Philippine Senator and presidential candidate Grace Poe is flanked by her mother actress Susan Roces and Vice-Presidential running mate Chiz Escudero before the start of the oral arguments at the Supreme Court on her disqualification cases in Manila, Jan. 19, 2016. Reuters

MANILA -- Philippine presidential candidate Grace Poe, whose campaign was hounded by questions about her citizenship and residency, had her path cleared on Tuesday with the Supreme Court ruling in her favor. The decision could whittle the election to a two-person race between Senator Poe and Vice President Jejomar Binay.

The Supreme Court voted nine to six to grant her appeals on earlier rulings by the Commission on Elections. The commission had disqualified Poe in December on the grounds that her being a foundling meant it was impossible to tell if her parents were Filipino, which they would need to be for Poe to fulfill the constitution's "natural-born Filipino" requirement. The Comelec also ruled that she didn't meet a 10-year residency requirement because of a date she filled in her senatorial candidacy papers three years ago. In her appeal, Poe said she made an "honest mistake" with that date.

Poe, 47, has been alternating in first and second place with Binay, 73, in surveys that started in mid-2015. The Supreme Court ruling will probably strengthen Poe, either giving her a clear lead over Binay, or cementing the campaign as a two-person race. That would leave Davao City Mayor Rodrigo Duterte and former Interior Secretary Manuel Roxas, President Benigno Aquino's candidate, further behind.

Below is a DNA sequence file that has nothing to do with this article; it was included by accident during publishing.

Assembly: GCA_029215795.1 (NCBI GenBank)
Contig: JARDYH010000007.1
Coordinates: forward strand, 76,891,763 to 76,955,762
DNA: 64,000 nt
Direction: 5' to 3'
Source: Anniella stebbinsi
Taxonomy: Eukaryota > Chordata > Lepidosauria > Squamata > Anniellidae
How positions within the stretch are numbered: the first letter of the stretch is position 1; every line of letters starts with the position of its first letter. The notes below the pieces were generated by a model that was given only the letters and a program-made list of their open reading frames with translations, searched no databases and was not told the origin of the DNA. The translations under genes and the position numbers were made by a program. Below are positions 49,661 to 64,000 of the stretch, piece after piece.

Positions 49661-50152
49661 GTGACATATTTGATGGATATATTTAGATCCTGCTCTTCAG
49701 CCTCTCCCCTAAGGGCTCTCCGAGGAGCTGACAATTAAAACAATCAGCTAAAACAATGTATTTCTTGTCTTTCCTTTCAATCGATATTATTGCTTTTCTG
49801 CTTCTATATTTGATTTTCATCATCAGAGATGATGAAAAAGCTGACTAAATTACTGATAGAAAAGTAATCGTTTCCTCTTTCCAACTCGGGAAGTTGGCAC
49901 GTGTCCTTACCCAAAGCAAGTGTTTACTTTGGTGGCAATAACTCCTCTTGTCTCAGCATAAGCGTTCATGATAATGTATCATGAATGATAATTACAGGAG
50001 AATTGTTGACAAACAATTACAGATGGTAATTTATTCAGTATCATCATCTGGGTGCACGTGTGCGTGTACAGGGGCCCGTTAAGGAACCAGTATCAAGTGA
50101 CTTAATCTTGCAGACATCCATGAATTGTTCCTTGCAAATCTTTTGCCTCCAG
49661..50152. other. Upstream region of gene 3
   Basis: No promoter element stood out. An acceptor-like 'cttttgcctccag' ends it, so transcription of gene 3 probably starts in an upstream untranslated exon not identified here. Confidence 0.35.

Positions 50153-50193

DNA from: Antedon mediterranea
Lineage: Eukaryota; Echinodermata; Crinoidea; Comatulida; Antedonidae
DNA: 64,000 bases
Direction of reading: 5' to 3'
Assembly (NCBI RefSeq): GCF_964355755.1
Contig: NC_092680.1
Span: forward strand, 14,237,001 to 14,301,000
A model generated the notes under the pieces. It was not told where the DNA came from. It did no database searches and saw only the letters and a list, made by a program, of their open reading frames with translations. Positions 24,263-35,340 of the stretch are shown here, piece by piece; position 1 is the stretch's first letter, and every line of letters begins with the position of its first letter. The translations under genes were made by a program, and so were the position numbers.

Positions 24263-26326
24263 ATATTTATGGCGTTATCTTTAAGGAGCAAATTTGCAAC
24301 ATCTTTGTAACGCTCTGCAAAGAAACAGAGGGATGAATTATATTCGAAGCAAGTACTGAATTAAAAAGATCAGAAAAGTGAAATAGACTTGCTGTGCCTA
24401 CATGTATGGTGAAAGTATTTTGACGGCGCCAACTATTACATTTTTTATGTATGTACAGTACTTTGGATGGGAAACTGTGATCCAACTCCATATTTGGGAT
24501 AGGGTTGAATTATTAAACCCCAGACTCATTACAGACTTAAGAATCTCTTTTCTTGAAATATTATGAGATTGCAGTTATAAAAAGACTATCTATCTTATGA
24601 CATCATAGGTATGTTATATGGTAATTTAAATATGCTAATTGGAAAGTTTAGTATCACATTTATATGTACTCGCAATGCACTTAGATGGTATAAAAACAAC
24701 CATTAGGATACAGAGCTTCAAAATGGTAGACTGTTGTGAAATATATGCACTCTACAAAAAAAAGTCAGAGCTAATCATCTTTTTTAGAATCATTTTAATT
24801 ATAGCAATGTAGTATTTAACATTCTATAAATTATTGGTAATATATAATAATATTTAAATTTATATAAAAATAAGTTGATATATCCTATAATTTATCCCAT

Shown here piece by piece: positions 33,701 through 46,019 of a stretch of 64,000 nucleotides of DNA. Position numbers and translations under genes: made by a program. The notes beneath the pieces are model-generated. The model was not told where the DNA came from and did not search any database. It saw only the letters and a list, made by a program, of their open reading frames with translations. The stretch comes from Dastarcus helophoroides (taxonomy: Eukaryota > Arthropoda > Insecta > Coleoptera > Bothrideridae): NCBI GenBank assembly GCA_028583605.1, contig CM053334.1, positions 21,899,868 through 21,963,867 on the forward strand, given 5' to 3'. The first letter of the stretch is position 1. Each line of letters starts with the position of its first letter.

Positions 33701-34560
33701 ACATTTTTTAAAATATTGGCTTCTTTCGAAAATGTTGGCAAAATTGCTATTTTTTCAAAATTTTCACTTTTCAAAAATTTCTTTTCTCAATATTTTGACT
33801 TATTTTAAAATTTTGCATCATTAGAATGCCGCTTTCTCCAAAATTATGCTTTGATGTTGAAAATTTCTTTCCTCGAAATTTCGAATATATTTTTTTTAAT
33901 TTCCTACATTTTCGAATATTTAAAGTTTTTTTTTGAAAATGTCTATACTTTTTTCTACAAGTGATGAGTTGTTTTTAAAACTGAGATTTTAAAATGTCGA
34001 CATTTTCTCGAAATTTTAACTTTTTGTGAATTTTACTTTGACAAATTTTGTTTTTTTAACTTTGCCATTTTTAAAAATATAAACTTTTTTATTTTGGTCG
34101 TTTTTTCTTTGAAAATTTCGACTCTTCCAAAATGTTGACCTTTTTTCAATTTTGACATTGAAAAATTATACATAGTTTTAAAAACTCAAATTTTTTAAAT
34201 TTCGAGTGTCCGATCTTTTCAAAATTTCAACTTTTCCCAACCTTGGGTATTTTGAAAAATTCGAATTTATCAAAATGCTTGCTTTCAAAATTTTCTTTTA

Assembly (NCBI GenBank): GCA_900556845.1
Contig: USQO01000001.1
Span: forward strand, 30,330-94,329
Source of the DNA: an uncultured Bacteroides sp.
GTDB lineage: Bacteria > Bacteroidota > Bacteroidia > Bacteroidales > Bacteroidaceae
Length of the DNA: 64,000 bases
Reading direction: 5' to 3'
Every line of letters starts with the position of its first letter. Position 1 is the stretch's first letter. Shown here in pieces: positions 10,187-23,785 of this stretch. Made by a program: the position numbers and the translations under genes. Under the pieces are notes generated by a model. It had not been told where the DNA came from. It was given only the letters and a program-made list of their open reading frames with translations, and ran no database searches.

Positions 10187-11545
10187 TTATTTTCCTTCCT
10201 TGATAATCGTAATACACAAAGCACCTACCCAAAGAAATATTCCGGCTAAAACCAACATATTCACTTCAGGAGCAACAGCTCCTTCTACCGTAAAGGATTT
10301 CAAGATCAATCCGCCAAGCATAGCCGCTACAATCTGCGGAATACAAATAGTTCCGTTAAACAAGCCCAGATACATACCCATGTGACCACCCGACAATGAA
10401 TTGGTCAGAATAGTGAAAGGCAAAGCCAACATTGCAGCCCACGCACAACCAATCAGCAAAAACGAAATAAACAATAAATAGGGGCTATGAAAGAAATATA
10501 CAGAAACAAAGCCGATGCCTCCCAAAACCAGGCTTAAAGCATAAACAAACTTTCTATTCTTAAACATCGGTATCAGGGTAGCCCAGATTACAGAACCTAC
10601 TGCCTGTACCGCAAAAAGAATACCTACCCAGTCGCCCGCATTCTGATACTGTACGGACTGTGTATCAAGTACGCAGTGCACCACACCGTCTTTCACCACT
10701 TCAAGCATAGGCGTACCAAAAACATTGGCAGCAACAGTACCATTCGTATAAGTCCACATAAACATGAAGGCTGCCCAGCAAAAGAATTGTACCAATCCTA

Aquino is barred from running for a second six-year term in the May 9 elections.

Binay said the ruling would have no effect on their campaign, saying whoever else is in or out of the race, he remains the most qualified.

Binay, a human rights lawyer during martial law in the 1970s and 1980s, was appointed mayor of Makati, the country's richest city, after Ferdinand Marcos was ousted in 1986. He was the mayor through 2010 — when he beat Roxas for vice presidency — except for one term when his wife took over. As vice president, he headed the country's main housing agency and took on some tasks related to Filipinos working abroad, a huge constituency. He quit the cabinet last year — while retaining the vice presidency — as the campaign heated up.

Poe went from the church she was found in to a charmed life after she was adopted by Fernando Poe Jr. and Susan Roces, one of the country's biggest movie star couples. She spent most of her 20s and 30s in the United States, where she got a political science degree from Boston College. She worked as a pre-school teacher and an employee of the U.S. Geological Survey and a scientific equipment company and started her family, settling in Fairfax, Virginia.

Along the way, she took U.S. citizenship, which is now fodder for some of her critics. She returned in 2005, after her father died the year before, though it is not clear when she officially became a resident again. When she ran for senator, she said she had been a resident since November 2006, which would make her short of the 10 years needed for presidency. It is also clouded by lack of details over when she sold her home in the U.S., or regained Philippine citizenship, or stopped using her U.S. passport.

Back in the Philippines, she took over her father's movie production company before Aquino appointed her as head of the country's movie and TV classification board. In 2013, she unexpectedly topped the election for senators, who are voted on nationally, making her a leading candidate for this year.